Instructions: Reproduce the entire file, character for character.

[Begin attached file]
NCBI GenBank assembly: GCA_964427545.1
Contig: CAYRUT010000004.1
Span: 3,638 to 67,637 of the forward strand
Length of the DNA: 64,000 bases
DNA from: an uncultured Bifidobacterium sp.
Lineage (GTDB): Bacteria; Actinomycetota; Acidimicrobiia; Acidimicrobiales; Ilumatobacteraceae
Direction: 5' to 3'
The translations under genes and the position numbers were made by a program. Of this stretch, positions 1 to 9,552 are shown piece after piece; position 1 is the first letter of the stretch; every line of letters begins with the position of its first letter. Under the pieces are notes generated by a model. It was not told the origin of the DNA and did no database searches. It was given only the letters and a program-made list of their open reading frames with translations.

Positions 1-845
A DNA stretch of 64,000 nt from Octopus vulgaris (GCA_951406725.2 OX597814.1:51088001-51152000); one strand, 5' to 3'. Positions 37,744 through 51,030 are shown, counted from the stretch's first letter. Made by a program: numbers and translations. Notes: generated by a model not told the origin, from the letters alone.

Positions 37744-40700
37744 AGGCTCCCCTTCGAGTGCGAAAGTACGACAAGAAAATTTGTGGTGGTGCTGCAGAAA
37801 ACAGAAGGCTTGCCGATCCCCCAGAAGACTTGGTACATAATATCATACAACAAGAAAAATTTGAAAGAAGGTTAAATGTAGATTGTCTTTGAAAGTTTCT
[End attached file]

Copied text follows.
NCBI GenBank assembly: GCA_964427545.1
Contig: CAYRUT010000004.1
Span: 3,638 to 67,637 of the forward strand
Length of the DNA: 64,000 bases
DNA from: an uncultured Bifidobacterium sp.
Lineage (GTDB): Bacteria; Actinomycetota; Acidimicrobiia; Acidimicrobiales; Ilumatobacteraceae
Direction: 5' to 3'
The translations under genes and the position numbers were made by a program. Of this stretch, positions 1 to 9,552 are shown piece after piece; position 1 is the first letter of the stretch; every line of letters begins with the position of its first letter. Under the pieces are notes generated by a model. It was not told the origin of the DNA and did no database searches. It was given only the letters and a program-made list of their open reading frames with translations.

Positions 1-845
A DNA stretch of 64,000 nt from Octopus vulgaris (GCA_951406725.2 OX597814.1:51088001-51152000); one strand, 5' to 3'. Positions 37,744 through 51,030 are shown, counted from the stretch's first letter. Made by a program: numbers and translations. Notes: generated by a model not told the origin, from the letters alone.

Positions 37744-40700
37744 AGGCTCCCCTTCGAGTGCGAAAGTACGACAAGAAAATTTGTGGTGGTGCTGCAGAAA
37801 ACAGAAGGCTTGCCGATCCCCCAGAAGACTTGGTACATAATATCATACAACAAGAAAAATTTGAAAGAAGGTTAAATGTAGATTGTCTTTGAAAGTTTCT